A new grant, launched by well-known adventurer Tom Allen last week, aims to get young people exploring the world – but with a bicycle and a map, rather than a bus pass and a guidebook. And I’m not surprised. If you ask me, the Janapar Grant formalises a quiet revolution that has been taking place in budget travel for some years.
“Maybe bike touring is the new backpacking,” I remember thinking, as I sipped beers with a pair of Dutchmen in an Irish bar in Hong Kong back in 2012, reminiscing about the last time our paths had crossed, eight months and many thousands of miles ago, in the bitterly cold winter of eastern Turkey.
Because, although right now we looked much like any other scruffy set of travellers, the tales we were swapping weren’t the usual ones of drunkenness and diarrhoea in the cheap bars and hostels we’d found in the same guidebook everyone else was using.
They told me how they’d been brought tea by yak herders after a freezing night in their tent as they battled their way through the Pamir mountains in February. I told them of the petrol stations I’d slept in all across China – how they were usually staffed by a bunch of youngsters a long way from home, sleeping in dorms between their shifts, who saw my arrival as a very welcome break from the monotony of their jobs, and would frequently insist I join them for dinner and sleep between clean sheets in one of their bunkbeds. We beamed at each other as we recalled the solidarity and friendship of truck drivers the world over – how they’d look out for us, cheer us on, and occasionally flag us down to share food and swap life stories.
That sweaty evening in Hong Kong, I realised two things: that bike touring is possibly the best way we have of meeting the world on its own terms, and that bike tourists like ourselves are becoming a common breed. Many of us left our homes imagining we were setting out on a grand adventure, worthy of the history books, or at the very least the record books – and then were nonplussed to find ourselves running into other cyclists at every turn. We’re the equivalent of the hippy trail of the 1970s; the backpacking circuits of the 1990s, the crucial difference being that where we go is constrained only by whether there is a road and sometimes, depending in the thickness of our tyres, not even that.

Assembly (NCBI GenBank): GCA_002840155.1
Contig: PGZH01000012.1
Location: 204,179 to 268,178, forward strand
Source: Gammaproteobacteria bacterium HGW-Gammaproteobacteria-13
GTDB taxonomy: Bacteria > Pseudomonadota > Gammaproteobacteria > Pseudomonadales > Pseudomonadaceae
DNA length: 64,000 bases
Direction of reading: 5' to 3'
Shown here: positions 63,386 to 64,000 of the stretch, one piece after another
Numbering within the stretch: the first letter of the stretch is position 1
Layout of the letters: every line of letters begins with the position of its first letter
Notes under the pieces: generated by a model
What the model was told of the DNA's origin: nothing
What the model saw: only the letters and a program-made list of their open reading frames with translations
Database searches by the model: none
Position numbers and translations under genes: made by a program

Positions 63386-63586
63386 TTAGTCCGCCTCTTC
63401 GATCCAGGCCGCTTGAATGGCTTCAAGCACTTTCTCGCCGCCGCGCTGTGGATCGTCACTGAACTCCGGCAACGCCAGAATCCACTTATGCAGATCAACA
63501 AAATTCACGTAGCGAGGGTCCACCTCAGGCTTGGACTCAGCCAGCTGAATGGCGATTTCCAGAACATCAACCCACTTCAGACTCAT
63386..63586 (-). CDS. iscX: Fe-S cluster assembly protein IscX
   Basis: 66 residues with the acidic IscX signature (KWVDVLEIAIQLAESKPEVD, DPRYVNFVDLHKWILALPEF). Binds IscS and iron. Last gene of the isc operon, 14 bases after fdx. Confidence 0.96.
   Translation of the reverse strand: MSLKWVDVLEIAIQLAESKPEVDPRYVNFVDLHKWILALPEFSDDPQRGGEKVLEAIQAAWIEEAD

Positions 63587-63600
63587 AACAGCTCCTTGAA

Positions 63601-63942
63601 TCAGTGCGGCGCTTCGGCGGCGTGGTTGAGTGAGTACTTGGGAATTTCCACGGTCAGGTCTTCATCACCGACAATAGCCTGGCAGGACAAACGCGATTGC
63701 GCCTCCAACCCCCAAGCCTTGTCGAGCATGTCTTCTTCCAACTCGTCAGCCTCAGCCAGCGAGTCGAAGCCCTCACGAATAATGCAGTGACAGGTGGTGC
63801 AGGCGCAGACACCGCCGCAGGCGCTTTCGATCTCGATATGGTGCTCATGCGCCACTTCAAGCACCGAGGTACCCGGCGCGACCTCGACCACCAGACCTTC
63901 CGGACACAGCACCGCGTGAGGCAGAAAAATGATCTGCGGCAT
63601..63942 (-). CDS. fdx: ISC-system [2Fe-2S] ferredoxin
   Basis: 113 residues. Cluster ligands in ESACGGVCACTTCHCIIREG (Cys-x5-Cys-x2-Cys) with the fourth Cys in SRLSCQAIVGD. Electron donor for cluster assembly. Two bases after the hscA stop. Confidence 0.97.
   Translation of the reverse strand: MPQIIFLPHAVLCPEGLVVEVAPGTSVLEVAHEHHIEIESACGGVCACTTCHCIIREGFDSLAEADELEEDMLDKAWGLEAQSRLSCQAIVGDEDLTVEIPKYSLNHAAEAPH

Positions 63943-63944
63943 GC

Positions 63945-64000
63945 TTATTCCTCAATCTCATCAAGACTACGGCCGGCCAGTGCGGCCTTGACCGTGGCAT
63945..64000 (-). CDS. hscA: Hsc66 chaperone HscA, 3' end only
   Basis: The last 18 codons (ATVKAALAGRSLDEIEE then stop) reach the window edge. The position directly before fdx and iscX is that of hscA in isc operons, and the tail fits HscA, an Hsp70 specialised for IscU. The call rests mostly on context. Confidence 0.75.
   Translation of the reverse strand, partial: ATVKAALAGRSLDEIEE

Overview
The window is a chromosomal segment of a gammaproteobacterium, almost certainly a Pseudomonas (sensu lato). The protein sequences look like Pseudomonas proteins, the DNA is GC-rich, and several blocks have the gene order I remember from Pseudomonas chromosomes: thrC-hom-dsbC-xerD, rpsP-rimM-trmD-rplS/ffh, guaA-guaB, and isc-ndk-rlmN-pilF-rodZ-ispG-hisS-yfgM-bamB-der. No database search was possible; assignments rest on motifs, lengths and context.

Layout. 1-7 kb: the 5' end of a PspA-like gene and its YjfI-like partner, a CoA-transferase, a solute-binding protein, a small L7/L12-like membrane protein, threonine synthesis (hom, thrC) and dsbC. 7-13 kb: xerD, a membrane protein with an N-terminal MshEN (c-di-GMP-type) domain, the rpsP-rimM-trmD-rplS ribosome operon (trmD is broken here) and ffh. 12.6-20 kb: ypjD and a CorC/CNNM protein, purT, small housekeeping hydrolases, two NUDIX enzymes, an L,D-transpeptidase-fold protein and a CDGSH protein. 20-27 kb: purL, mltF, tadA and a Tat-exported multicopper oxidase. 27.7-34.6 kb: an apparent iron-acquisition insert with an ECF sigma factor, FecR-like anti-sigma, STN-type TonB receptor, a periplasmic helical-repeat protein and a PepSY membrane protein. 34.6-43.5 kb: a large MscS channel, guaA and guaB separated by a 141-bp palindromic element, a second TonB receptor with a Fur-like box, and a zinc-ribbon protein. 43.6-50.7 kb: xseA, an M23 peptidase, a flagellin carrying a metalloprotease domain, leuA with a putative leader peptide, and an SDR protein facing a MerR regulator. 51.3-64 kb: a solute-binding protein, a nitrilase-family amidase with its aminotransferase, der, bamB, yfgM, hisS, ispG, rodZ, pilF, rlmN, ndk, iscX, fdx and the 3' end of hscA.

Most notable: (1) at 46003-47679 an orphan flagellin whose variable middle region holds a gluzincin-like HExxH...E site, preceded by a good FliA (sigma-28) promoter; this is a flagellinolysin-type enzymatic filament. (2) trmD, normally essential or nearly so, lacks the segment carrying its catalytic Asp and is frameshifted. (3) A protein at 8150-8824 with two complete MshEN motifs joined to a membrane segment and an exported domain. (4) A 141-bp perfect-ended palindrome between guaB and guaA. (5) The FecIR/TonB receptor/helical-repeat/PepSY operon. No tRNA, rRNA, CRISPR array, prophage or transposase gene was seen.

I came home from my travels a changed woman – but more perplexed by everyone else’s assumption that crossing Asia on a bicycle made me somehow exceptional; that no ordinary person would be brave enough or strong enough to accomplish what for me had been such an enjoyable journey that I carried on for a year and a half.
I was an ordinary person (I still am) and on my journeys I have met countless others – not only the students and engineers and artists and accountants who manage to take a few months or years out of their lives to travel the world by bike, but also the people I met every day, in petrol stations and markets and tiny villages and medium-sized towns, going about their lives, and sharing them with me for the duration of a meal, or a cup of tea, or a night of unexpected hospitality.
These were nothing like the encounters you’ll have in tourist resorts or backpacker districts, where locals tend to be motivated either by what they think you expect of them, or what they expect to get out of you. This was humanity, open and unvarnished.
“But – but isn’t it dangerous?”
(No, not really. Statistically you are more likely to be killed by traffic than terrorists, more likely to be raped by your domestic partner than a foreign stranger.)
“How on earth do you afford it?”
(The usual way, by working hard and saving up. Cycle touring is far cheaper than backpacking, since transport and accommodation can be factored out, and because travelling by bike is absorbing enough that you generally won’t feel the need to splash out on bungee jumps and wild nights out.)
“What if your bike breaks?”
(You fix it. Anyone can learn puncture repair in an hour or so, and if anything more complex goes wrong, there are few places in the world where someone won’t notice your predicament, and take great pride in escorting you to the nearest workshop to get you rolling again.)
I gradually realised that behind these relatively straightforward queries lurked a deeper, more elusive fear. What was it, I wondered, that was stopping people from embracing a style of travel that I had found so abundantly rewarding? Indeed, what was it that had stopped me from travelling this way myself until I was almost in my thirties?
I have already spent several years trying to answer these questions, and to help people overcome the various mental and social obstacles that prevent them from setting out on their own journeys. The Janapar Grant will be another massive boost. Not only will the winner receive an expedition bicycle (donated by Oxford Bike Works), Carradice luggage and a full set of tools and camping equipment – they will also be mentored throughout their journey and preparation by a committee of veteran bicycle travellers.
And unsuccessful applicants won’t be left out. “The application process has been designed as an exercise in visualising the trip and identifying motivations,” says founder Tom Allen. “Regardless of who is chosen, we will be sending all applicants a ‘cycle tour planning kit’ to help bring their ideas to life.”
The grant itself won’t change the world. But it will encourage and enable more young people to discover the world, and the exhilarating diversity and similarity of human life, at a time in their lives when they are most open to it. And that is worth a million bungee jumps.